Make is old-fashioned. Clunky. Weird. It even differentiates between the use of tabs and spaces in opaque and, frankly, stupid ways (don’t believe me? Look at page 281 of this document ).
But it’s the best tool for many jobs.
Its original job.
Yes, you read right.
Its original job was to manage compilation of C programs. Clearly, you can still use it for that purpose. But in 2018, I believe you shouldn’t. There are better alternatives.
If your project is small, fine, any tool (including make) will do. But once it starts to get serious in terms of complexity, using make will make things needlessly difficult for you.
There are more modern alternatives.
For C or C++, pick CMake, or SCons, or any of the other newer ones (originating in the 1980s counts as newer, mind you).
However, make is still supremely useful. In fact, it’s my secret weapon in all process automation endeavours.
I advocate its use on all projects I’m involved in. Not for building the sources into executables or other artefacts of whatever shape, but for building the product and infrastructure.
Being shaped similar to a shell script (but with dependency resolution), it’s a lingua franca for anyone with some familiarity with Unix-ish environments.
Anyone can add to it. Even more importantly: anyone can read it and understand what’s going on.
What’s better, it’s very easy to prototype a new approach or figure out an existing one, by typing its commands into the shell, and going from there.
To me, that’s a big part of make’s appeal for this sort of documentation: it’s all plain shell commands. No new system that you need to translate to or from. No syntax elements from the build script (well, except for targets, but that’s completely outside of the actual commands). This immediacy is what makes it so useful IMO.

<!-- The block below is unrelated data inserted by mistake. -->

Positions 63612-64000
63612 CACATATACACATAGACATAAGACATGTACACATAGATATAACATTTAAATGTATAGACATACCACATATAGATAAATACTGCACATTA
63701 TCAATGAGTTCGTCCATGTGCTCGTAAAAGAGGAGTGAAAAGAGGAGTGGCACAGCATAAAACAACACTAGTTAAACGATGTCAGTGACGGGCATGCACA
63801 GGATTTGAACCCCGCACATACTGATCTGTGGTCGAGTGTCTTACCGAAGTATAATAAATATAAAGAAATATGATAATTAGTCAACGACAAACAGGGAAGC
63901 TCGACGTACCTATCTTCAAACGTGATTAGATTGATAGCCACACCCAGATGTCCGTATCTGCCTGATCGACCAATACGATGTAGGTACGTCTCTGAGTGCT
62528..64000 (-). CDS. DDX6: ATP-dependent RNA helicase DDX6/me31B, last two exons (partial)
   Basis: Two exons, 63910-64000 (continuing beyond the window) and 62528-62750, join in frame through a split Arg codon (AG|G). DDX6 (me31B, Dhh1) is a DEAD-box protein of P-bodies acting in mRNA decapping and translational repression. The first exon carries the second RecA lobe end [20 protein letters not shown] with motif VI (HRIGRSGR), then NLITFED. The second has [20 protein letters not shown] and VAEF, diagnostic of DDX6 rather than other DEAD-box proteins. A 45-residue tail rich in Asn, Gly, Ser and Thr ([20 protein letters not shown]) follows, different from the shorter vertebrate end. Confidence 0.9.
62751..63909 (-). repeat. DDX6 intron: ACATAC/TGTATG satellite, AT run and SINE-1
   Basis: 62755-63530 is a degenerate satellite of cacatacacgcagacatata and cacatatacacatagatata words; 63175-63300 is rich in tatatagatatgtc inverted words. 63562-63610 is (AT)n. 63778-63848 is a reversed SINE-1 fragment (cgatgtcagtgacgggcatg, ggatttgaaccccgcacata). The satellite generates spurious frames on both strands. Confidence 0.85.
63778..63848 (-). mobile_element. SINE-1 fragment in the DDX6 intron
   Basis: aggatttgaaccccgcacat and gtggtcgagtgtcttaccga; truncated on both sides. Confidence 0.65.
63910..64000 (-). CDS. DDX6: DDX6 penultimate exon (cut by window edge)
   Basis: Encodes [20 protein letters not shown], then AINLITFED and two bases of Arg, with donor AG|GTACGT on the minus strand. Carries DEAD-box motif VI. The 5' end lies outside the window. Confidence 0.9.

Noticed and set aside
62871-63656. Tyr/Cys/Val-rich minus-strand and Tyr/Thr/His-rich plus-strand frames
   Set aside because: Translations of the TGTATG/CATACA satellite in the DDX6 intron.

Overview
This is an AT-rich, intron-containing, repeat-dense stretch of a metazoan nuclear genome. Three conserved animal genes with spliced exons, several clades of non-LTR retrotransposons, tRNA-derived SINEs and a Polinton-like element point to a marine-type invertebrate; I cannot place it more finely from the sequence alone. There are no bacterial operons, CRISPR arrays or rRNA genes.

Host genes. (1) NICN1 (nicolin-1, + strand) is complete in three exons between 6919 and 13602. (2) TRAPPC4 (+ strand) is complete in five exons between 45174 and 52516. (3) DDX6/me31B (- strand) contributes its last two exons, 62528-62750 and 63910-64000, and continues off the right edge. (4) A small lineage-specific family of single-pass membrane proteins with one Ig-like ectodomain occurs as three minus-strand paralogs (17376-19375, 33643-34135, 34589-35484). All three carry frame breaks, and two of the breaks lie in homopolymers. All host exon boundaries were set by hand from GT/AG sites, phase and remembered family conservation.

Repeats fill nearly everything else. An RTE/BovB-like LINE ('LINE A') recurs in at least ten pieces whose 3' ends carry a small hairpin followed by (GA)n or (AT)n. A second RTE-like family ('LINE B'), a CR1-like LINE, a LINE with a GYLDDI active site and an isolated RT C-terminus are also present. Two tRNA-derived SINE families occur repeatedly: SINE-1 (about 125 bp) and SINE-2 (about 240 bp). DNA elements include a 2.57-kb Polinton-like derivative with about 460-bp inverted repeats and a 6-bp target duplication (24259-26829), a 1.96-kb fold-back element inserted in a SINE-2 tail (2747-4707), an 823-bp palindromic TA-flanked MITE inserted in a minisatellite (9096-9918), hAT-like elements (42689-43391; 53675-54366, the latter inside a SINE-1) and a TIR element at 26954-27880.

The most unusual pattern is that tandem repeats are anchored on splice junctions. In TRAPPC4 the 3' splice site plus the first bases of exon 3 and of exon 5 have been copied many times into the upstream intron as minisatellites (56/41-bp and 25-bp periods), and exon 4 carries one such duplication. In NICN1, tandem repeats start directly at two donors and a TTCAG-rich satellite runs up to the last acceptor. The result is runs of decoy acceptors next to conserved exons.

I like to run my CMake/Maven/whatever build scripts from make targets.
This makes it very easy to find out how something is being used: the Makefile provides executable documentation. And we all know this is the best kind of documentation: it can’t be incomplete, out of date or open to interpretation. If something were incorrect about it, we’d know pretty much instantly.
If everybody on the team uses the make targets for handling the project, there can’t be subtly different ways of doing something. There is no risk of miscommunication, or different people performing the same tasks only almost the same.
There will be no doubt about which compiler flags are in use, or the location of various items. Just look at the Makefile, it’ll tell you.
Whenever we find a new task which we need to do more than once, we include it in the Makefile. Safe, versioned, visible.
And “once a year” is certainly more than once. In fact, the once-a-year tasks especially should go in the Makefile – or would you like to re-learn every year how to do a certain thing? No? Well, write it down, as executable documentation: as a make target.
I also make sure my CI systems run nothing but make commands (with the exception of housekeeping that’s strictly only relevant to how the CI system works internally). I want humans and the CI system to be on the same page, do the same things in the same manner, make it immediately comprehensible what the CI system does.
Sorry, couldn’t resist the pun.
Make is the glue that keeps my build system together.
It’s the foundation on which all higher-level operations on the product are built. Get this step right, and you’ve avoided a lot of problems already.
How has your experience been? Do you have an opinion on this use of make (or its friends)? Please drop me an email and let me know! I love to learn more.
Do you have a question? A project proposal? Something special in mind? Contact me, and let’s talk about how I can make your team, your products, and your life better